How to Make Your Own Duke's-Style Mayonnaise
I am fully aware of how this sounds, but I only eat homemade mayo. Itâs partially a budget thing and partially out of convenienceâeven in large quantities, mayo is incredibly cheap and easy to makeâbut more than anything else, itâs about flavor. Homemade mayo will always taste fresher and just plain better than anything you can get out of a jar.
Except, maybe, for Dukeâs. On some level, mayo is mayo is mayo: itâs all just oil emulsified with eggs and vinegar. But on another, perhaps truer level, itâs so much more than thatâand the cultish Dukeâs brand loyalty is proof.
Since Iâve never lived anywhere Dukeâs is sold, I didnât get to try it until a trip to D.C. last month. Make no mistake: itâs worth the hype. Dukeâs is saltier, creamier, and so much tangier than any other mass-produced mayo Iâve tried, and I fully understand why people go nuts for it. But why it so good? What trade secrets are hiding in the ingredients list?
None, at first glance. In fact, with the exception of oleoresin paprika (which is a vegetable oil-based food dye derived from red peppers) and calcium disodium EDTA, I bet you have all of these in your pantry right now.
But letâs take a closer look. When youâre dealing with something as simple as mayo, every single ingredient choice makes a huge difference in the outcome, and this is definitely the case for Dukeâs. Every item you see on this listâand at least one you donâtâhas a specific purpose:
While the ingredients determine the overall taste and texture of your mayonnaise, the basic technique never changesâand it could not be easier. If you have eggs, oil, salt, both white and cider vinegars, and an immersion blender, youâre less than 5 minutes away from your very own jar of Dukeâs.
Homemade Dukeâs-Style Mayonnaise
This tastes almost exactly like the real thing, but I prefer the smoother, lighter texture you get from raw eggs. Commercially-produced mayo uses pasteurized eggs, which increase shelf life and generally make for a thicker final product with a pronounced âwobble.â If you need that wobbleâor youâre worried about salmonellaâyou can totally pasteurize eggs at home, though I canât say Iâve ever bothered.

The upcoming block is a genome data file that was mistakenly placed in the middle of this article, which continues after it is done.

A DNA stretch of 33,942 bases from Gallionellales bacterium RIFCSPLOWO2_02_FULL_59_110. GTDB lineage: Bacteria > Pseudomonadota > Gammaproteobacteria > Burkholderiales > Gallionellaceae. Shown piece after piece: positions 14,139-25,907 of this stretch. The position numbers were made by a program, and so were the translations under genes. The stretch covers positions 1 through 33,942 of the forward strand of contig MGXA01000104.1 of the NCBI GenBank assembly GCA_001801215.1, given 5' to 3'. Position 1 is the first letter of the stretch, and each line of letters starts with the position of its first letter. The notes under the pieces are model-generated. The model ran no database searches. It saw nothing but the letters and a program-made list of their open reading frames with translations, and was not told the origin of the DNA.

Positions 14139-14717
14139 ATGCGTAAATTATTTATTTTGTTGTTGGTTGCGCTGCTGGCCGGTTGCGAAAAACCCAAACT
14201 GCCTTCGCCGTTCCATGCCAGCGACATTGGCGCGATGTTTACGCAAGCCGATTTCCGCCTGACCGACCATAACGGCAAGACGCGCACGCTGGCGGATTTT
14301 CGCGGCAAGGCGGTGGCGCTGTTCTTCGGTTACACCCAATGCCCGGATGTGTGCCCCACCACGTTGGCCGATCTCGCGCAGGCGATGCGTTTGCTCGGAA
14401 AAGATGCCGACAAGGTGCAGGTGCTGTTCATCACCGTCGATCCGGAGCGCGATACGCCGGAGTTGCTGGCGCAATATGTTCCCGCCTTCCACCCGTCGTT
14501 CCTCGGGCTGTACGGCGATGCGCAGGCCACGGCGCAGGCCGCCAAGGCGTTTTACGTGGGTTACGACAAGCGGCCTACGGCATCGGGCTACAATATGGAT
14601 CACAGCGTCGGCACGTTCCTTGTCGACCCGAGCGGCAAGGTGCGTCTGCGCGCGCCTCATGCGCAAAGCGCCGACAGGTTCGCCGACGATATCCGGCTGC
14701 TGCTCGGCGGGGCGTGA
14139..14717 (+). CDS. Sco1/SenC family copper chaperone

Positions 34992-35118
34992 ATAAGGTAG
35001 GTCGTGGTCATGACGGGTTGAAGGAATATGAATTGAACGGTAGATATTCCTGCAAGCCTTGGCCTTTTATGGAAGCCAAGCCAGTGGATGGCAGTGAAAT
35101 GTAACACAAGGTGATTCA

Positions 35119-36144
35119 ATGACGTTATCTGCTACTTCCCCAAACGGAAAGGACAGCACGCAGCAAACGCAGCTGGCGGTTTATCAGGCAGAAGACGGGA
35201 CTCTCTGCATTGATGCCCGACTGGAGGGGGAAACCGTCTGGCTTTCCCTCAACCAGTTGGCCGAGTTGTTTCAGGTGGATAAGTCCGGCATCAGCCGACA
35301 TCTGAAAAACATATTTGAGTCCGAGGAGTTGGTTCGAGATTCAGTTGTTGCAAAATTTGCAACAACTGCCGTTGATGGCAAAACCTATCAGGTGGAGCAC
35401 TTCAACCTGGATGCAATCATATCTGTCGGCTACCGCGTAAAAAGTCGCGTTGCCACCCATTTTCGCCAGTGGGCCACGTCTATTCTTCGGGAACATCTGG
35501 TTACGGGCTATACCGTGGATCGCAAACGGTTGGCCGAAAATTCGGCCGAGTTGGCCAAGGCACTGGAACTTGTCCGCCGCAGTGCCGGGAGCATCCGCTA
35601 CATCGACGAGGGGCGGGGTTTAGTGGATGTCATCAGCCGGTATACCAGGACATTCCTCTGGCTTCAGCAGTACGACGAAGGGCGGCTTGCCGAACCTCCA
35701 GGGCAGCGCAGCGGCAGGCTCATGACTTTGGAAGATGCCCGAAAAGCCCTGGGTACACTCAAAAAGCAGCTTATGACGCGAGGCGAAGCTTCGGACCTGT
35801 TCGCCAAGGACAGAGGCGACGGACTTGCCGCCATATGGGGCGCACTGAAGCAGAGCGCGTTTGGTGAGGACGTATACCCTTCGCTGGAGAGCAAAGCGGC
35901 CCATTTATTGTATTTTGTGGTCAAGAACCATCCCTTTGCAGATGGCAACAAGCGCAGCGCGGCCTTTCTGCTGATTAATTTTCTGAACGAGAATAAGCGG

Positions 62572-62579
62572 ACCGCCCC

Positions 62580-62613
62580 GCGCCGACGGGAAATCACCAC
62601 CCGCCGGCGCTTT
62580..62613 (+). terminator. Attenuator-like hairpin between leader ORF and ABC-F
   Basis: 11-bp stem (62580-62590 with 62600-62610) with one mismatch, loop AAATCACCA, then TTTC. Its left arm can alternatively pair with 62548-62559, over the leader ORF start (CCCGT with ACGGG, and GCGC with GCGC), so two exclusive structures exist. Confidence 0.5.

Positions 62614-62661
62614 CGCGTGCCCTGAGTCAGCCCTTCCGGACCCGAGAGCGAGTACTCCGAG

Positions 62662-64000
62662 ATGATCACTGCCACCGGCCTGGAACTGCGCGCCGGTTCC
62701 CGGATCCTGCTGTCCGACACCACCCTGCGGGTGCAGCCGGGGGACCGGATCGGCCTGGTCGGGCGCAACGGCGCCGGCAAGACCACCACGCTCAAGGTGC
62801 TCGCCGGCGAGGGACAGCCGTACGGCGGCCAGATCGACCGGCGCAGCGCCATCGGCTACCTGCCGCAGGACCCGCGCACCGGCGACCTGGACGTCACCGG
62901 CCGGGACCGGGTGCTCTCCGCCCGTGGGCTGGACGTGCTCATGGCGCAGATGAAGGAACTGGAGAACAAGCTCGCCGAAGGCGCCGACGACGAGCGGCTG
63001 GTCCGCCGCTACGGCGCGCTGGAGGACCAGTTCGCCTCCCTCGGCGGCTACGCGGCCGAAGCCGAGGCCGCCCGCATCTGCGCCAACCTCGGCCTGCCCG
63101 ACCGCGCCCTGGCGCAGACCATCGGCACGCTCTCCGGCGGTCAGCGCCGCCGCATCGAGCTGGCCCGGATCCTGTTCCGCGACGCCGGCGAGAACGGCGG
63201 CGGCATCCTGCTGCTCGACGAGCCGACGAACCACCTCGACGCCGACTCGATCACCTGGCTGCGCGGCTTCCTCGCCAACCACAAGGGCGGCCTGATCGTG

Select a 2-3 cup container with tall sides, and check to make sure itâll fit the head of your stick blender. Once youâve confirmed that it does, crack in the egg and add the vinegars, salt, and paprika. Without stirring, pour all of the oil directly on top, then leave the mixture alone for about 30 seconds so it can fully separate.
Stick the head of your stick blender right in so it rests on the bottom of the container. Let the mixture settle again, just for a few seconds this timeâyou want the oil and liquid to be totally separated until the second you start up the blender.
Keeping the blender totally still, turn on the power. Donât move the blender at all for at least ten seconds: the vortex created by the blades will gradually pull oil down into the liquid, emulsifying all on its own. When the bottom part of the mayo thickens and turns pale yellow, slowly rock the blender from side to side to introduce more oil into the emulsion. Finally, pull the blender up and down like youâre making a purÃ©ed soup, until all the oil is incorporated and the mayo is thick and creamy.
Tap and scrape whateverâs on the blades back into the container, give everything a stir, and have a taste: it should be creamy, super-tangy and well salted. If you think the balance is off, gradually stir in small amounts oil, vinegar, or salt to taste. Donât worryâunless you add, like, a quarter cup of oil all at once, itâs not gonna break on you.
Congratulations! You just made mayonnaiseâand not just any mayonnaise. Just like Dukeâs, this salty, tangy homemade version is miles ahead of anything that comes in a jar.
via Lifehacker https://lifehacker.com
April 4, 2019 at 11:18AM